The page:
Cambridge Cohousing Attracts New Members
Cambridge Cohousing held a successful open evening on 30 July in Orchard Park Community Centre, where a roomful of people interested in cohousing heard about the plans for K1 Orchard Park, Cambridge’s first cohousing neighbourhood.
Due to the interest in the scheme, another open event will be held on 5 September (in the afternoon, at the same venue). Further details will be posted at www.cambridge-k1.co.uk.
The open evening saw presentations from Cambridge Cohousing, the City Council, developer TOWNHUS and Mole Architects. The speakers outlined the ideas behind cohousing and revealed the latest designs for the site.
The ideas had started with a small of group of local people who came together several years ago with the ambition to create a place to live where neighbourliness and community spirit are intrinsic.
Dave Prinsep from Cambridge City Council, which has long backed the idea of a cohousing development on the site, said:
“At that time the council had been planning on selling the land concerned for development then in the midst of the economic downturn the transaction fell through. I’m delighted that years later after hard work on all sides, this unused plot now has an exciting future as K1, the city’s first cohousing community.”
“When the council first spoke to Cambridge Cohousing, their enthusiasm and knowledge were plain to see, but they were a very small group. The council recognised the potential but also needed to see the likely reach of a cohousing scheme, so we gave this core group the challenge of widening their membership base, which they have successfully done.”
Jan Chadwick, a member and a director of Cambridge Cohousing, said:
“The stage we’ve reached is a real milestone. We’ve now got a significant number of cohousing members committed to taking the plans for K1 forward into detailed design. Speaking personally, I can’t wait to start living in our new community, hopefully by the end of 2016, which is the target date for completion.”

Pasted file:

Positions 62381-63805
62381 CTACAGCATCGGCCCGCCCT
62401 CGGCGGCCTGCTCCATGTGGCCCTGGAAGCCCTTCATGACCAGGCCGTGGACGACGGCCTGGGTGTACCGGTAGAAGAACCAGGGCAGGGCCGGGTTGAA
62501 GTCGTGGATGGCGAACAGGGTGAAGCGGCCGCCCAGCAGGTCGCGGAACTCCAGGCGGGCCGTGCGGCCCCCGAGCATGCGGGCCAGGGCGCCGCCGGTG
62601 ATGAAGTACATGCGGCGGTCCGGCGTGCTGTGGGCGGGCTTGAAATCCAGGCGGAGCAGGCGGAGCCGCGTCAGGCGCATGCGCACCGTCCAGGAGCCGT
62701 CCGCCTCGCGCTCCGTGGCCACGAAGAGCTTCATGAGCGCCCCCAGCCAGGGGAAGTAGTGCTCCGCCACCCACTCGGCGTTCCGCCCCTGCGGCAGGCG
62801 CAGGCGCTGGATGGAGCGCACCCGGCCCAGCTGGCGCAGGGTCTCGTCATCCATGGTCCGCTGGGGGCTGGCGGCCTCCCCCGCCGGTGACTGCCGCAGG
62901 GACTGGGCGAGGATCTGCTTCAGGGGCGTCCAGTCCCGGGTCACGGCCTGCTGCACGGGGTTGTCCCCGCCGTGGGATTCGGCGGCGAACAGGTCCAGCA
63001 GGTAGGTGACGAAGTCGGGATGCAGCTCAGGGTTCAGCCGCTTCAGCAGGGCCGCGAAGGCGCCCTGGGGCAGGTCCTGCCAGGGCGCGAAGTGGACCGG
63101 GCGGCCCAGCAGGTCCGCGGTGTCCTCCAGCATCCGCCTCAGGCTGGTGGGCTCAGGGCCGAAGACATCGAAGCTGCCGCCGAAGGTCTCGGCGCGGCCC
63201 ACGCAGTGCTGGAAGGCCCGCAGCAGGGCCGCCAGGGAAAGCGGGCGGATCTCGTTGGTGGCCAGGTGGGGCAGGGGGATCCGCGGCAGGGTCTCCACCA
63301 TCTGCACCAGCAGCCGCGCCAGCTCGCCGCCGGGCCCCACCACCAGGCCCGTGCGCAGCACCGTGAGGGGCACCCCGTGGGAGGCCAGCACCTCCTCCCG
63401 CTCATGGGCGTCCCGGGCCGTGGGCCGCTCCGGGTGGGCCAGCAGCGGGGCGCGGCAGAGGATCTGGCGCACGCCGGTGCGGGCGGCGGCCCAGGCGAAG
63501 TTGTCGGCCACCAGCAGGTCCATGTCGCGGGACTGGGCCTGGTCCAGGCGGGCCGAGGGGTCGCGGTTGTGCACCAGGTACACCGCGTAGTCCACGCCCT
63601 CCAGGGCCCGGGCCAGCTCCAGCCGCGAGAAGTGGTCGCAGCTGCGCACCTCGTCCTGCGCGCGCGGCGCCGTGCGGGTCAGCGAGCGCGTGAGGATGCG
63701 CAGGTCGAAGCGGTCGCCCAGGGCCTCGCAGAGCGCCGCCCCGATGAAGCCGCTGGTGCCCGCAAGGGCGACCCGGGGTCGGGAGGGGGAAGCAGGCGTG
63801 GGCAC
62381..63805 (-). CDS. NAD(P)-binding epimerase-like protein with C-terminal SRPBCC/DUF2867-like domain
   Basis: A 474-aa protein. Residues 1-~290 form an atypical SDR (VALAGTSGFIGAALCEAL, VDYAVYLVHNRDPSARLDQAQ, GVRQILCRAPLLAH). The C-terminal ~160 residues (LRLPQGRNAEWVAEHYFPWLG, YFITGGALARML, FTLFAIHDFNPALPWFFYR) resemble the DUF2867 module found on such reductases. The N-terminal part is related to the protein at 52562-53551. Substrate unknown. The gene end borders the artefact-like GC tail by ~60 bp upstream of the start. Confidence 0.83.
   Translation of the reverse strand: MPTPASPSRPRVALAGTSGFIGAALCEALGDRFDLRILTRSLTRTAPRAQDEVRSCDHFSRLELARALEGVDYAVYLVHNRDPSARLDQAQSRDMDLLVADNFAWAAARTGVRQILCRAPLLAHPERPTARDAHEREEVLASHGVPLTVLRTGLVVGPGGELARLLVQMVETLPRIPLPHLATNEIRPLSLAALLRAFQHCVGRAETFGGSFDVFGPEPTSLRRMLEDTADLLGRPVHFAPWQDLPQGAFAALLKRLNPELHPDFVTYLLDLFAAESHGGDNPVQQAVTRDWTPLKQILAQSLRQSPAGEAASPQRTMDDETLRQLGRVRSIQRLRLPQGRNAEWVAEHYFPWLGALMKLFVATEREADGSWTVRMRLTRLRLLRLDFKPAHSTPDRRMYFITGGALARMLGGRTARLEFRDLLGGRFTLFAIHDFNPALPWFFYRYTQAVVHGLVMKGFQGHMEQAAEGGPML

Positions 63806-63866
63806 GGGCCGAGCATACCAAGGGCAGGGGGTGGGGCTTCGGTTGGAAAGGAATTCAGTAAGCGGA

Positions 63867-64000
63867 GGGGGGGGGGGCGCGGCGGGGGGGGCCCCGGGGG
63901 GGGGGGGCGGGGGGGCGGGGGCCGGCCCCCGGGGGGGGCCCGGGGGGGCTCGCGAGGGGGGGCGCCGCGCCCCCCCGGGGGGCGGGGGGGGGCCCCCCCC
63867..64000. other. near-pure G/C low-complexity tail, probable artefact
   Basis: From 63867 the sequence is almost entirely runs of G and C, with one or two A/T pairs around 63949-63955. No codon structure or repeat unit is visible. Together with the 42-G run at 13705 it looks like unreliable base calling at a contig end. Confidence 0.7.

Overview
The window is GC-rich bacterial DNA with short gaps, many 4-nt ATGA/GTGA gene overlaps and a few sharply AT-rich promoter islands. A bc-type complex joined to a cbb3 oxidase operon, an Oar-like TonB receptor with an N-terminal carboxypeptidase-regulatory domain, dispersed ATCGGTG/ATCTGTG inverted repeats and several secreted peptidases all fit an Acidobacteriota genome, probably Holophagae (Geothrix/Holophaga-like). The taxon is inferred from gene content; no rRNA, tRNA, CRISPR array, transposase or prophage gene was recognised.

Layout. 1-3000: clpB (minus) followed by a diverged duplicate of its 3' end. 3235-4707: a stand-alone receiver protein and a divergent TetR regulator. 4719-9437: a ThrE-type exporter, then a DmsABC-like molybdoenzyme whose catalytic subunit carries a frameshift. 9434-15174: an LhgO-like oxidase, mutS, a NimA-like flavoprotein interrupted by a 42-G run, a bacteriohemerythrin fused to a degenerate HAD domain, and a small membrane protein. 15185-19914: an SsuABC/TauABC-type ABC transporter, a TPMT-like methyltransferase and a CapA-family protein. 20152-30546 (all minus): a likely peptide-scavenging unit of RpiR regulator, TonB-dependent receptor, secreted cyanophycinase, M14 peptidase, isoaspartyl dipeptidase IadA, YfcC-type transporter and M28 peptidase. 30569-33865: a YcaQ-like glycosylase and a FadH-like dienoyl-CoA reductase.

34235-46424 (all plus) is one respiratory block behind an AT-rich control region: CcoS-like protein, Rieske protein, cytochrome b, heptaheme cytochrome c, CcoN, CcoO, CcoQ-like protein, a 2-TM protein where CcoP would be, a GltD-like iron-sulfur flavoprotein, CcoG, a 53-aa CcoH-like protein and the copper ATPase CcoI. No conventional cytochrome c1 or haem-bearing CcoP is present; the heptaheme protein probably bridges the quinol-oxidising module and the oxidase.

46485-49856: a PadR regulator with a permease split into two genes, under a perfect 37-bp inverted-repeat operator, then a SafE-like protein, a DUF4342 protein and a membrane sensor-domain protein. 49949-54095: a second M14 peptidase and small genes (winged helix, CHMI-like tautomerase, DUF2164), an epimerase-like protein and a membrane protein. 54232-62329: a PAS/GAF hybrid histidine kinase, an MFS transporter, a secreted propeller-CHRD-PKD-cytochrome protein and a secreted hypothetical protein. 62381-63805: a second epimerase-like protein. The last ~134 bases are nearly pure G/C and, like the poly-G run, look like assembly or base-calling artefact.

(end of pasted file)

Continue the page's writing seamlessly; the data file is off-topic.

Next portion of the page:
Andrew Clark, a member of Cambridge Cohousing for about a year, said:
“One simple benefit that appeals to me is pooling resources – a key idea behind cohousing. This doesn’t refer to finances, which remain everyone’s own business, but to tools and equipment. It won’t be necessary for each household to have its own shedful of DIY tools because we’ll have a communal ‘toolkit’ for all to use. It’s a much more environmentally sensitive and less wasteful way to live – and means a lot less stuff cluttering up my home!”
Another innovative aspect of the project is the partnership between UK developer TOWN, and Swedish manufacturer Trivselhus, which will provide the ClimateShield closed panel construction system to create a high performance, timber frame ‘envelope’ for each home.
The slow-grown timber comes from responsibly managed forests in Sweden, supplied by the Södra cooperative, which owns Trivselhus.
The synergy between developer, manufacturer and growers of the timber is in keeping with an ethos of responsible sourcing, environmental stewardship and social enterprise – all core values of this cohousing scheme.